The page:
Jailbreaking Apple Products

Posted on: January 30, 2010
Posted in Mobile


Sometimes when I extol the virtues of my iPhone to friends, I forget that I am one of the minority that is using the phone in non-standard fashion.

I get around Apple’s closed policies by “jailbreaking” my iPhone.  I didn’t do this off the bat when I got a 3G last year.  At the time everything was so new and exciting anyway.

Once in awhile I’d hear the term jailbroken and feel a deep curiosity combined with a guilty interest. Who had my best interests in mind – this unusual hacker community or Apple? What if I walked into the genius bar because my iPhone quit working and they found out I had “hacked” the phone?  That was a look of scorn I wanted not!  And frankly, the name sounded stupid to me, it seemed to typify a defiance and need to conquest borne of teenage angst.

Then I was “forced” into jailbreaking in order to unlock my girlfriend’s phone for T-mobile. The rest is history.

It’s been 6 months – I couldn’t live without my jailbroken iPhone. Outside of the week I left it in a taxi and had to buy another. Anyway, Apple’s reluctance to allow certain apps to run is a big deal. And I am not just talking about the things that are always in the mainstream press such as Google Voice.  A quick list:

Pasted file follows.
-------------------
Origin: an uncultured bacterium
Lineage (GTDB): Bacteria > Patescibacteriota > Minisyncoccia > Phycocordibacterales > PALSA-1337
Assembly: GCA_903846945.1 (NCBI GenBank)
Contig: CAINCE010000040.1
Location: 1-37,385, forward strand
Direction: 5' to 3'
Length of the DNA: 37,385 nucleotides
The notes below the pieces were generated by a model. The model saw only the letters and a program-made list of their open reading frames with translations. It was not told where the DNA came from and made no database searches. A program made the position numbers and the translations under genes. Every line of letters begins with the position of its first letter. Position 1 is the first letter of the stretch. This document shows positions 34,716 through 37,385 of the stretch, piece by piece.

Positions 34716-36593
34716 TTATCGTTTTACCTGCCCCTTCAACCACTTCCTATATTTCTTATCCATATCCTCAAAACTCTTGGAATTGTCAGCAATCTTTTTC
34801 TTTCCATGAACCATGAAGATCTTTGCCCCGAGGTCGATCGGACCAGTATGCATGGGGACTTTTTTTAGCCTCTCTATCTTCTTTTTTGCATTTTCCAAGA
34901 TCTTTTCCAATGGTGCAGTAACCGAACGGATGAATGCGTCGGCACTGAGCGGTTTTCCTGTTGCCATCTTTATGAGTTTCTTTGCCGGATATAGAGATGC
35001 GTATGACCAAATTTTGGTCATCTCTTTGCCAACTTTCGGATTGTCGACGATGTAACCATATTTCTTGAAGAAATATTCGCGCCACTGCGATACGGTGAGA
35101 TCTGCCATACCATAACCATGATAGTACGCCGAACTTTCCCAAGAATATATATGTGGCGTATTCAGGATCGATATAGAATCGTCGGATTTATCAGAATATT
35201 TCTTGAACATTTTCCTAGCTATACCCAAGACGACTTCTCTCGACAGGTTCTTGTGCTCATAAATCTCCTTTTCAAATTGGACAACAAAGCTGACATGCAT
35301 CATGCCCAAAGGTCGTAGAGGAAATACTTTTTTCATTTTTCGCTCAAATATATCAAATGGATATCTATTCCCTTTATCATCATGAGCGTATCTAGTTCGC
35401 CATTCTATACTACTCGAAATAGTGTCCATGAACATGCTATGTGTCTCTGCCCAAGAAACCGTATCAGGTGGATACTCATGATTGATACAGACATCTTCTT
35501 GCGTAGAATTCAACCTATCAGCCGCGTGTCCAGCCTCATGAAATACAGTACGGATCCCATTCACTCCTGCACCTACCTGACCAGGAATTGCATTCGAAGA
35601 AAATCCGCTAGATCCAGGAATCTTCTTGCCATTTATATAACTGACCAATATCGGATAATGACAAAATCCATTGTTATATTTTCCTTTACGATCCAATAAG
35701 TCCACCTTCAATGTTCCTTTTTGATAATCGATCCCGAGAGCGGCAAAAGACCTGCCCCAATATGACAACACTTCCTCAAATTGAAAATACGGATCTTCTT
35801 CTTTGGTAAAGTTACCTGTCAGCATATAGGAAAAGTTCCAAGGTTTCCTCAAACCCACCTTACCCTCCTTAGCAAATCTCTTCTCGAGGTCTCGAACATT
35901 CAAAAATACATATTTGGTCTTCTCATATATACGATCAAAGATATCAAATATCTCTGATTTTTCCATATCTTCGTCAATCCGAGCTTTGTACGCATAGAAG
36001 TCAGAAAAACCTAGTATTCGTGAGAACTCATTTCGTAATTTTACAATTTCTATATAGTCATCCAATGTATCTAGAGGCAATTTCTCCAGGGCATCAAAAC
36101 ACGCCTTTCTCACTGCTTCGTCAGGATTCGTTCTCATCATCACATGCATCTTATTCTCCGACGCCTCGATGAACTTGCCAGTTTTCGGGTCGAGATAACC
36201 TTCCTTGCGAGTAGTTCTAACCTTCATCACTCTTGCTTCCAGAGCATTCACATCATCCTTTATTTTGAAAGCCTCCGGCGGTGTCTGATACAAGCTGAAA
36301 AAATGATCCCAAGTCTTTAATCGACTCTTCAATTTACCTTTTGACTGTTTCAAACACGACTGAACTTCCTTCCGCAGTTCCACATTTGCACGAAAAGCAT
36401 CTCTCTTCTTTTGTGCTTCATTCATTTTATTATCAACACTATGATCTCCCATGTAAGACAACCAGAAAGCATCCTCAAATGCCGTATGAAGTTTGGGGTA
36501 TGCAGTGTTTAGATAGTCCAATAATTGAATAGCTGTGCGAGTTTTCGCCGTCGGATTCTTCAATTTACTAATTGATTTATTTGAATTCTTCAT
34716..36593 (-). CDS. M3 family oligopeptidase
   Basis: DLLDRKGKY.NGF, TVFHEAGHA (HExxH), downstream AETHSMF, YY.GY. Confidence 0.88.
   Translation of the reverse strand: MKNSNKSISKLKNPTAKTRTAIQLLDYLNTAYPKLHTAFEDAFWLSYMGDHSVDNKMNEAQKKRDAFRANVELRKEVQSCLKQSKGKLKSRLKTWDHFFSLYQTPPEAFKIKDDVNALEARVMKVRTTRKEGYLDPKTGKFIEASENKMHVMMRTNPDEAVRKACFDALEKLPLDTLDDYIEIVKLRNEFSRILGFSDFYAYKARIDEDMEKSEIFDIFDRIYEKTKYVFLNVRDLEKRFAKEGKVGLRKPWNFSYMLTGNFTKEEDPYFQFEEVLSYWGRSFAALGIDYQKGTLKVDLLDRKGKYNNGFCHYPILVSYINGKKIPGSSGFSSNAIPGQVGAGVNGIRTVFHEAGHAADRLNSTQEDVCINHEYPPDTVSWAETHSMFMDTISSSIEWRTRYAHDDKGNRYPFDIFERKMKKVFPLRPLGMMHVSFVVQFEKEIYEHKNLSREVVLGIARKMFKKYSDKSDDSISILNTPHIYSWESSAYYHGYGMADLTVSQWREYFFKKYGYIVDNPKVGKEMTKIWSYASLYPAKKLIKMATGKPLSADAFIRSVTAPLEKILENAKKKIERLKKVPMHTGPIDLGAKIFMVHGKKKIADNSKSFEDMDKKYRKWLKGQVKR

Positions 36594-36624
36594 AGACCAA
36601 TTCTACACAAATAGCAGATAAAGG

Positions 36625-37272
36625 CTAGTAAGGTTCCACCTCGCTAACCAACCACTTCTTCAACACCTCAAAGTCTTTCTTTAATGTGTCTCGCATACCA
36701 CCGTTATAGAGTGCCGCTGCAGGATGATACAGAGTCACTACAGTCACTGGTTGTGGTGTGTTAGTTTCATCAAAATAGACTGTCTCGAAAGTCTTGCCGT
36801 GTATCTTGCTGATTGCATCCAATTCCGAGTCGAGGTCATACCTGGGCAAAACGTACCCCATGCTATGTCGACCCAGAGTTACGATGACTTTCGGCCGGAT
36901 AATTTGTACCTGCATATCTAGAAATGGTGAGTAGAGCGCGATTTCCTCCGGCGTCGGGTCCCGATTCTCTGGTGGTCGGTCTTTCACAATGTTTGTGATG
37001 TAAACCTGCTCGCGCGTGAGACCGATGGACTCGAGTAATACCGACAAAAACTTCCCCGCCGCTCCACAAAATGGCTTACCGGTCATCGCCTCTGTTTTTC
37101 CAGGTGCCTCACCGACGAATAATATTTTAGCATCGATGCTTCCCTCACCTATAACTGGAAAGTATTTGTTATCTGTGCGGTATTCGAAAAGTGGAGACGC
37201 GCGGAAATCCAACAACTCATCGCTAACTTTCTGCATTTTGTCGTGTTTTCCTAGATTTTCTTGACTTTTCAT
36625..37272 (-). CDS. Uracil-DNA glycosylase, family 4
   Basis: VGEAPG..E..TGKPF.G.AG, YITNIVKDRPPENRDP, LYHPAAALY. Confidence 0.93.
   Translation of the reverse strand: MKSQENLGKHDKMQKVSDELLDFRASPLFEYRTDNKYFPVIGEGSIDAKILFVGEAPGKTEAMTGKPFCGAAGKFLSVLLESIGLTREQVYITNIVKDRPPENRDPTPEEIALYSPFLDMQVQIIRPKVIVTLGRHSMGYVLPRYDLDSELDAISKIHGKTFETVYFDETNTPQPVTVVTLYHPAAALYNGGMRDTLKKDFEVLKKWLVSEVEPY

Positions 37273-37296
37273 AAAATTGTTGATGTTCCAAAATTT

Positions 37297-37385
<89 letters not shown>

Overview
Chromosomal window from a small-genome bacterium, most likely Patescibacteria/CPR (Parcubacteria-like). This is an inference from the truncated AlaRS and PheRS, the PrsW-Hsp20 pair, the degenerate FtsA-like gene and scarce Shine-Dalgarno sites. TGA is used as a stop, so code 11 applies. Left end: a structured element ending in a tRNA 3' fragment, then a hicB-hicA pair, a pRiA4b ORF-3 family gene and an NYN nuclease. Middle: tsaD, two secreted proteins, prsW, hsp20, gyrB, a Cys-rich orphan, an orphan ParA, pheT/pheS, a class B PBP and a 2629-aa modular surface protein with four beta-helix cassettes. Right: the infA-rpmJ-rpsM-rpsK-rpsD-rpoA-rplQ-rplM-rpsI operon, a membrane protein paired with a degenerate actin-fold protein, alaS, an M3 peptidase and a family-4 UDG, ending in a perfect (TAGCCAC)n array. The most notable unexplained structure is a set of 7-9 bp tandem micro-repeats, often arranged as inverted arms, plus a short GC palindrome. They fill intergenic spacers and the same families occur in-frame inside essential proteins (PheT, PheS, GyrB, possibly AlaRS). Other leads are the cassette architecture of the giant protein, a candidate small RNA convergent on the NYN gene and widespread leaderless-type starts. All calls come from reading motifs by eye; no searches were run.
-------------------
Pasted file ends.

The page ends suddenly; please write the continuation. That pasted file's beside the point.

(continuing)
Who knows, maybe some of these issues like backgrounding will go away when Apple releases OS 4.0 (June?) but it’s doubtful the majority will.

It will be interesting to see how unhackable the iPad is.
Geohot, one of the initial crew who broke into the iPhone, recently exposed a hole in the PS3. No one had been able to do this for 3 years. And there’s speculation that Apple is hiring someone who can completely lock down future devices, and that the new internally created Apple A4 CPU will have DRM and encryption which is essentially unhackable. Knowing the pedigree of this team that is entirely possible.

Time will tell. For now I will bask in the fact that Apple’s closed policies don’t affect me.

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